1. I do think there’s a fine line -at least for myself – between looking for the good qualities and trying to spin the negative ones and self-harm. In the past, and even now, I have a hard time differentiating between empathy and sympathy. I do think it’s important to try to understand where people(i.e. your dad’s alcoholism) are coming from. The fine line comes when I allow myself to be taken advantage of because of the compassion I feel. It’s hard to know where to draw the line so that our lives are not traumatized by the traumatic events of others.

        Liked by 1 person

        1. True, we do need to recognize that we all have our limits. Some people get deeper into the mud and still get out with sinking into the mire. Of course we can only find that line by acting on our compassion. I am not certain it is possible to find our limits without testing them. And of course it may take us over the course of our life to find that line if it is possible at all. We are also dynamic so we can’t always expect that what our limit is at one stage of our life is at the same as others. Perhaps I should have put it in my prelude to this series, although I had planned for my summation post afterwards that I don’t pretend any of these qualities are easy, but rather things to continue to strive towards, recognizing that we are not perfect and because of the experiences we have faced and due to probably some natural genetic factors as well, we are going struggle more with certain qualities than others. Sometimes my efforts don’t always lead to success and sometimes I find I’ve extended myself beyond my limits, but I try to take more comfort in the fact that I am making the effort and had good intentions, and try to learn what I can from the situation to carry it forward for a better future. 🙂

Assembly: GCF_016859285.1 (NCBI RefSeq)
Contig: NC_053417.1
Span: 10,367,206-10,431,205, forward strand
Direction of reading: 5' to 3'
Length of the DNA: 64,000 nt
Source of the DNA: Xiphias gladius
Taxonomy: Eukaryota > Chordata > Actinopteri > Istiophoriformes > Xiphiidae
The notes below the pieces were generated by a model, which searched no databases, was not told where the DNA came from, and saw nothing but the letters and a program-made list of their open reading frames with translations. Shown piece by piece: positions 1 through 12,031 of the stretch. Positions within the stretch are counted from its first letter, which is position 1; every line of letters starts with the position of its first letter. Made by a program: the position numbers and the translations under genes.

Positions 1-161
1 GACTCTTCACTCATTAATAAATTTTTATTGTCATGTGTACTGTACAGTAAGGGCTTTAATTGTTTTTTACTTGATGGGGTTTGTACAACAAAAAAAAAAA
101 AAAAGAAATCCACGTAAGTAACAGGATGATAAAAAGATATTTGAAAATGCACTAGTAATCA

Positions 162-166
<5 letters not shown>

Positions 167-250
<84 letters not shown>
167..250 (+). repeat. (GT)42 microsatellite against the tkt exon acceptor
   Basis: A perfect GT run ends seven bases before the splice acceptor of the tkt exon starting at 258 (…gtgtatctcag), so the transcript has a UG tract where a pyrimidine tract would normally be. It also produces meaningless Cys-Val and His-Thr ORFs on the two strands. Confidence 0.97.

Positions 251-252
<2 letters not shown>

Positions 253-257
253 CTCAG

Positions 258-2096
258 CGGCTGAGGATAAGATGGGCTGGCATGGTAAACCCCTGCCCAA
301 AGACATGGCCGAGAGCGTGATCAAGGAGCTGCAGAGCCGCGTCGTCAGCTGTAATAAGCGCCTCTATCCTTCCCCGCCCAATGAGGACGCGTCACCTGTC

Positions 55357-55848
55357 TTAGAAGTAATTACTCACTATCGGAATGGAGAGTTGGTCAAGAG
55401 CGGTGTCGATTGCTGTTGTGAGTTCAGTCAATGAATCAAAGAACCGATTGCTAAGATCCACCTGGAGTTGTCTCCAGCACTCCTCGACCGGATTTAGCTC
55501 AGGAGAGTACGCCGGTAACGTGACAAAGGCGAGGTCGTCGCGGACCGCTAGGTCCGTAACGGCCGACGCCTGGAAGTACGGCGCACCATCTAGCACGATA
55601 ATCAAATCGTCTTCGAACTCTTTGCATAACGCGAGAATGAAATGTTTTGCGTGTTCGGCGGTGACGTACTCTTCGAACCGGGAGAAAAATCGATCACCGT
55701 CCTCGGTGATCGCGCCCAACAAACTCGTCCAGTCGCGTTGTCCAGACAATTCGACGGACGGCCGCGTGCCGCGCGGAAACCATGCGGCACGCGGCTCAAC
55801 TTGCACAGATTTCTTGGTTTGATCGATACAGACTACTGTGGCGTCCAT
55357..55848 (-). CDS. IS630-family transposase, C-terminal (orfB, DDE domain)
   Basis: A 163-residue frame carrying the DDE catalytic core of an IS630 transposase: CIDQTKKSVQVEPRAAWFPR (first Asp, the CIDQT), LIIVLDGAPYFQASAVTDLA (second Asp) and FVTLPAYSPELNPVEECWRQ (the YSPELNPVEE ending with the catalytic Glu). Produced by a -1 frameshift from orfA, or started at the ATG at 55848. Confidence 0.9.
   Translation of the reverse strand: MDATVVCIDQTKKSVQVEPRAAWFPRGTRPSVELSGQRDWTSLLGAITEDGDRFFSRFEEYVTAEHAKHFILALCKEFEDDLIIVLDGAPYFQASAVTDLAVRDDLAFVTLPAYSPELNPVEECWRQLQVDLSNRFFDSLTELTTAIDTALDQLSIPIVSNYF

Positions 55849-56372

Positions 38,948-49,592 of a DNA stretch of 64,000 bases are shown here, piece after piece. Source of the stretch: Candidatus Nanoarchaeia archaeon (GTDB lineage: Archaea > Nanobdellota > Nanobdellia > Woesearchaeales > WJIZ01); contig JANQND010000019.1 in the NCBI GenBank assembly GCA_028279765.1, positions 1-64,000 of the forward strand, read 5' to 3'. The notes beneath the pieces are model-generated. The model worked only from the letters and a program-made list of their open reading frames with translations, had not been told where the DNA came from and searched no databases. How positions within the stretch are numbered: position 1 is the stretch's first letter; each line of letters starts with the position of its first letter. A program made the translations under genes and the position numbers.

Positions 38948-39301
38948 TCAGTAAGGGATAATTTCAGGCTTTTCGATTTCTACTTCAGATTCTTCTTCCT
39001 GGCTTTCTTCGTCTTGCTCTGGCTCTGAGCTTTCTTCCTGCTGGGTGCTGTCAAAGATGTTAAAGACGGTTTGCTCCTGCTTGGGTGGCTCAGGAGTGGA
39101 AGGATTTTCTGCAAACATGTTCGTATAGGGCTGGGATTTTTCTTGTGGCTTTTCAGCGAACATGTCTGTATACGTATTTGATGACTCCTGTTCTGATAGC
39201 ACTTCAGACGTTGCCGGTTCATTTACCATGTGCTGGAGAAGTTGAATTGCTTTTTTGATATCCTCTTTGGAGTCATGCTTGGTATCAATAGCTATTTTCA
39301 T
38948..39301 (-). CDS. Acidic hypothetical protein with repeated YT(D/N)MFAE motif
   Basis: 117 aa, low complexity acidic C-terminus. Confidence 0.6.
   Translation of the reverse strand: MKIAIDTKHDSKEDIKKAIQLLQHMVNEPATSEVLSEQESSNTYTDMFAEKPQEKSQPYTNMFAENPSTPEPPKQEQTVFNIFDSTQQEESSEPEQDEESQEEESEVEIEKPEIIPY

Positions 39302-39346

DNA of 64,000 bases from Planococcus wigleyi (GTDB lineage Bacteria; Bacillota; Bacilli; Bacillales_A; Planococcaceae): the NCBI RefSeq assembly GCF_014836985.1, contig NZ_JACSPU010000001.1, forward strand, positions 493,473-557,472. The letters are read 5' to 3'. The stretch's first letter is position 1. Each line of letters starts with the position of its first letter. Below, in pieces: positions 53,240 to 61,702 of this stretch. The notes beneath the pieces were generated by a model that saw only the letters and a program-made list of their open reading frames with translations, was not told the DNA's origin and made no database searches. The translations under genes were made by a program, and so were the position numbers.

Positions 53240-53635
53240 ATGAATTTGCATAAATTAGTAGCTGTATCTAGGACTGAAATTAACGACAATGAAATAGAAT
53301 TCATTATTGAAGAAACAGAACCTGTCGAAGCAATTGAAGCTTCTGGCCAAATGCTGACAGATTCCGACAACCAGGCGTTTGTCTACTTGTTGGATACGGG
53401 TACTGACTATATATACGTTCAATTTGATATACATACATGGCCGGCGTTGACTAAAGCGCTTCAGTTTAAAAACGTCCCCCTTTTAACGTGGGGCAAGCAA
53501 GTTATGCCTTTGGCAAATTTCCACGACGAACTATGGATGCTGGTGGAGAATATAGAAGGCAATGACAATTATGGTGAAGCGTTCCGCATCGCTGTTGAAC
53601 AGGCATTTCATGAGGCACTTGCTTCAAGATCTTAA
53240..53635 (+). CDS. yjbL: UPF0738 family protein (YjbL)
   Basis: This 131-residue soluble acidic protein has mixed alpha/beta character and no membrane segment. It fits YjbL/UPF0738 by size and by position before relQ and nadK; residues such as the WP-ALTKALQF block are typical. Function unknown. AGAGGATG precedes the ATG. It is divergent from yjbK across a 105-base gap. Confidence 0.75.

Liked by 1 person